Welcome back to the Aaron Judge Home Run Record Tracker! We’re taking a daily look at where Aaron Judge’s monster season tracks compared to some of the other historic single-season home run leaders in anticipation of Judge potentially joining their ranks. We’ll be going by Team Game because not every player’s seasons were in sync with the calendar days and everyone didn’t play all of the team’s games, which makes this our universal standard. Let’s run through Game 160:
Aaron Judge through Game 160 of 2022: 61 HR
Team Game 160: 10/4 (1) — 1-for-5
Judge’s quest to surpass Roger Maris remained stuck in neutral in the first game of today’s doubleheader. The understandable pressing is really showing, as in four of his five at-bats, he swung at the first pitch. That’s pretty unusual for a guy as patient as Judge, even with the caveat that they were all in the strike zone. So he only mustered a single on the day as each of Oswaldo Cabrera, Oswald Peraza, and Kyle Higashioka homered around him in the 5-4 win.
By the way, if it seems like a ton of Yankees players have been going deep as Judge has slumped since reaching No. 60, you’re not wrong.
Yankees HR leaderboard since Judge's 60th on 9/20— Andrew Mearns (@MearnsPSA) October 4, 2022
Oswaldo Cabrera (4)
Giancarlo Stanton (4)
Gleyber Torres (3)
Kyle Higashioka (2)
Marwin Gonzalez (1)
Aaron Hicks (1)
Oswald Peraza (1)
Anthony Rizzo (1)
Isiah Kiner-Falefa (1)
Aaron Judge (1)
Roger Maris through Game 160 of 1961: 60 HR
Team Game 160: 9/27 — did not play
After all the stress of pursuing Babe Ruth’s record throughout September, mostly alone with Mickey Mantle injured and out of the hunt, Roger Maris asked manager Ralph Houk for a day off. He had hit No. 60 the day before and was running out of time to hit one more homer and set a new standard for single-season excellence. The Yankees had a home game, too (though only 7,594 were in attendance). Nonetheless, Maris absolutely has to be respected for stepping up and acknowledging that he just needed a day. The man was exhausted, and Houk granted this request to his MVP.
The Yankees lost that day to Baltimore, 3-2, but it’s not like the 1961 Yankees were playing for anything at that point anyway. The American League pennant had been clinched for ages, and they were just tuning up for their World Series matchup against the Reds (who had secured the National League flag the day before).
Babe Ruth in 1927: 60 HR
Ruth’s remarkable 1927 ended after the Yankees’ 155th game of the regular season.
Barry Bonds through Game 160 of 2001: 72 HR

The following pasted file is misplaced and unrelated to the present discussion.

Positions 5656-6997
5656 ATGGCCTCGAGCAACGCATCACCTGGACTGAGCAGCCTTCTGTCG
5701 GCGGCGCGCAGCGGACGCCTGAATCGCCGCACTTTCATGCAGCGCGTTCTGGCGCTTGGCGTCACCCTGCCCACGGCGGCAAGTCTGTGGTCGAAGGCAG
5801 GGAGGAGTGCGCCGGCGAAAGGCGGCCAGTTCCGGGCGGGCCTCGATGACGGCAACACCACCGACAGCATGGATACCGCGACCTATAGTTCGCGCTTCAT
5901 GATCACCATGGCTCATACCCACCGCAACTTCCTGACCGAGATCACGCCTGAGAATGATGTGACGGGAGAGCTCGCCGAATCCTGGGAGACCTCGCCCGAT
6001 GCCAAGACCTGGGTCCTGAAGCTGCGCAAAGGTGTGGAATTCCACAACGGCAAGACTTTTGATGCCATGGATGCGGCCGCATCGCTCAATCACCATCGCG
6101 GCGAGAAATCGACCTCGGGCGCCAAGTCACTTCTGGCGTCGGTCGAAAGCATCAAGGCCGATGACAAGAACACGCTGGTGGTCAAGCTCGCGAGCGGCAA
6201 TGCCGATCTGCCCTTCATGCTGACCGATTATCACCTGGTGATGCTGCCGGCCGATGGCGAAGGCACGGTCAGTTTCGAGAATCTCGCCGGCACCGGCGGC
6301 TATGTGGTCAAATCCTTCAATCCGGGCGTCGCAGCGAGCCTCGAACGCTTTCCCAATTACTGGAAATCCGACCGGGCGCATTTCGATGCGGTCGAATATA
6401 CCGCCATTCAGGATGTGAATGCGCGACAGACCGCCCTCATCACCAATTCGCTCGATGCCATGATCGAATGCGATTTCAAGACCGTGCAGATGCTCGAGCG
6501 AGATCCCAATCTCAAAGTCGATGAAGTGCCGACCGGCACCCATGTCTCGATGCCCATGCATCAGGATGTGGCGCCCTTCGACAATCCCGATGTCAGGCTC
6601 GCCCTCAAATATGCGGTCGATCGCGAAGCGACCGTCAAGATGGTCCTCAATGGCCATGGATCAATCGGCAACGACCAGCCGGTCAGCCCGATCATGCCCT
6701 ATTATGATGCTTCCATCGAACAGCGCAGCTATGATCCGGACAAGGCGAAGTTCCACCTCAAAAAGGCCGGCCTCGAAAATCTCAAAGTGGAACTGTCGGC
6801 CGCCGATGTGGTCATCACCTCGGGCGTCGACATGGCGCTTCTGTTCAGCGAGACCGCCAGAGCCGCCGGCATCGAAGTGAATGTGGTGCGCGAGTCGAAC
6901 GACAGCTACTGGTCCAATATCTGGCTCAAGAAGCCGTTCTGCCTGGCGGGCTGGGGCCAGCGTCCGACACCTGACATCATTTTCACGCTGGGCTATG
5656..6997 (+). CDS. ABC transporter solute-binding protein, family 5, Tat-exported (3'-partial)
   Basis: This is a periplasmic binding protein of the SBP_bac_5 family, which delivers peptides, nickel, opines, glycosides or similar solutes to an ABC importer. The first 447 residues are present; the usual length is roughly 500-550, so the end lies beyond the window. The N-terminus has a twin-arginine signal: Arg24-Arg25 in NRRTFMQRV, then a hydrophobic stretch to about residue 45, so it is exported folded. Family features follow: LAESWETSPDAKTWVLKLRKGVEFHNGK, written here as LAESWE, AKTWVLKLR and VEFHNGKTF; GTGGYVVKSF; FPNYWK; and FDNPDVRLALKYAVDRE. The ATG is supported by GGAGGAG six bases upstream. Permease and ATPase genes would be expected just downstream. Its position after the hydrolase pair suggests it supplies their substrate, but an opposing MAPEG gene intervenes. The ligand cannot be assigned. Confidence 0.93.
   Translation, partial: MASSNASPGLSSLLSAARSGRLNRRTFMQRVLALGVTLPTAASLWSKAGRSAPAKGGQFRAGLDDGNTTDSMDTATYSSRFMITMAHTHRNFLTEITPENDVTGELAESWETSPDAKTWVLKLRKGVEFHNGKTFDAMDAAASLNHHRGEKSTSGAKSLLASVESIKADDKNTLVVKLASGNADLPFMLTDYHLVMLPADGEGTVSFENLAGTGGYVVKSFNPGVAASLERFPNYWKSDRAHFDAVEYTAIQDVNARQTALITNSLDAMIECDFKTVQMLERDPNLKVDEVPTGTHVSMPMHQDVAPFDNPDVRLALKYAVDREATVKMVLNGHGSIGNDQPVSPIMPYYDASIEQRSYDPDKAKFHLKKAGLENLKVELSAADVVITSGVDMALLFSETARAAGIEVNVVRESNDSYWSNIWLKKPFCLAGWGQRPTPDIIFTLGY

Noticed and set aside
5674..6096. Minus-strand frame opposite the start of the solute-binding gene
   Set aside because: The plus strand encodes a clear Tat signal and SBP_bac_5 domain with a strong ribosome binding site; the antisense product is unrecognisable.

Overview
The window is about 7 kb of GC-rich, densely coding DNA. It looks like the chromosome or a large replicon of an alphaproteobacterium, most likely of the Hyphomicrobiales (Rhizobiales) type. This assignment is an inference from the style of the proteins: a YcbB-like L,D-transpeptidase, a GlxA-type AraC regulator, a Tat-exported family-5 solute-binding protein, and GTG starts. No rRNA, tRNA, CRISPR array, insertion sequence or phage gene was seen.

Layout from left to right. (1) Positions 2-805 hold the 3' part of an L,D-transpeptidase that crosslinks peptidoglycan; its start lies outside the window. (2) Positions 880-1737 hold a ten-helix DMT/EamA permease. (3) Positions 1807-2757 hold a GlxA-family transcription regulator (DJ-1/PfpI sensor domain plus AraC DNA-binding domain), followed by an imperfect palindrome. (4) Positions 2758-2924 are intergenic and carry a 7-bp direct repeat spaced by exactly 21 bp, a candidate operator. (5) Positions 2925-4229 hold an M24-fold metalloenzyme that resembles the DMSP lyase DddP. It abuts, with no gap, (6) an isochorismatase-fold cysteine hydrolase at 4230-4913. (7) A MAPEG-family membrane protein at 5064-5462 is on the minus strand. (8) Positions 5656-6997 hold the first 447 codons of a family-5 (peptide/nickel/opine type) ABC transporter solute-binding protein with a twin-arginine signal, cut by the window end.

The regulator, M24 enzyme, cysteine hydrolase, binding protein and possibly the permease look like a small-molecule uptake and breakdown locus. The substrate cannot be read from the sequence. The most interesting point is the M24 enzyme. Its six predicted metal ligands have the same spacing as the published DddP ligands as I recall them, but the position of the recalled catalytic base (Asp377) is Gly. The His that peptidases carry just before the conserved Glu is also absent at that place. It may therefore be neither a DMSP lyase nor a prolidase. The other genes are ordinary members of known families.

Team Game 160: 10/5 — 2-for-3, 2 HR, 2 RBI, 2 BB (1 IBB)
The scene was set in San Francisco for history to be made by Barry Bonds, and who better to play a supporting role than the longtime rival Dodgers? Due to the attacks of 9/11, this series had been rescheduled from mid-September. Bonds had hit No. 70 the day before in Houston, and he didn’t waste any time getting the record-breaker out of the way. On a 1-0 pitch from Chan Ho Park in the first, Bonds clobbered one to right-center field for No. 71. Just like that, he had passed Mark McGwire to become the single-season home run king and an on-field celebration ensued.
Remarkably, that was not all that Bonds in store for this special night. In his very next at-bat, he led off the third with No. 72 — again off Park.
The Giants needed Bonds’ offense on this night too, as fighting for their playoff lives, they had fallen behind by five runs early. Big hits from Jeff Kent, Rich Aurilia, and Bonds (of course) helped them fight back to make it a 10-10 slugfest in the sixth. But the Dodgers pulled ahead in the seventh, and the bullpen recovered to quiet the Giants’ offense for the final three innings. Thus, the night became a tad bittersweet for San Francisco fans, as the Dodgers got the last laugh by eliminating the Giants.
Mark McGwire through Game 160 of 1998: 65 HR
Team Game 160: 9/24 — 1-for-3, 1 BB, 1 K
McGwire’s Cardinals faced the Montreal Expos at home for the final four games of the season. It would turn into a terrific last hurrah for “Big Mac” in his unforgettable 1998, but the Expos managed to take care of him in the opener. Although Ray Lankford and Brian Jordan went yard, McGwire was limited to a single and a walk in the Cardinals’ 6-3 win.
Sammy Sosa through Game 160 of 1998: 66 HR
Team Game 160: 9/25 — 1-for-4, 1 HR, 1 RBI, 1 K
Slammin’ Sammy Sosa pulled ahead of McGwire for the final time in 1998, as in the fourth inning on September 25th, he belted No. 66 off the late José Lima.
As we’ll detail tomorrow, the lead hardly long at all because McGwire can be mean like that, but for the moment, Sosa held the single-season home run record. Thanks to the Cubs’ Wild Card playoff game, he had a 163rd game, too. However, this would stand as Sosa’ final bomb of the season put him in the baseball history books. Obviously, your mileage may vary on what to think of his numbers now, but there’s no denying that his efforts alongside McGwire’s greatly rejuvenated interest in the sport and made him one of the most famous players of the past 50 years.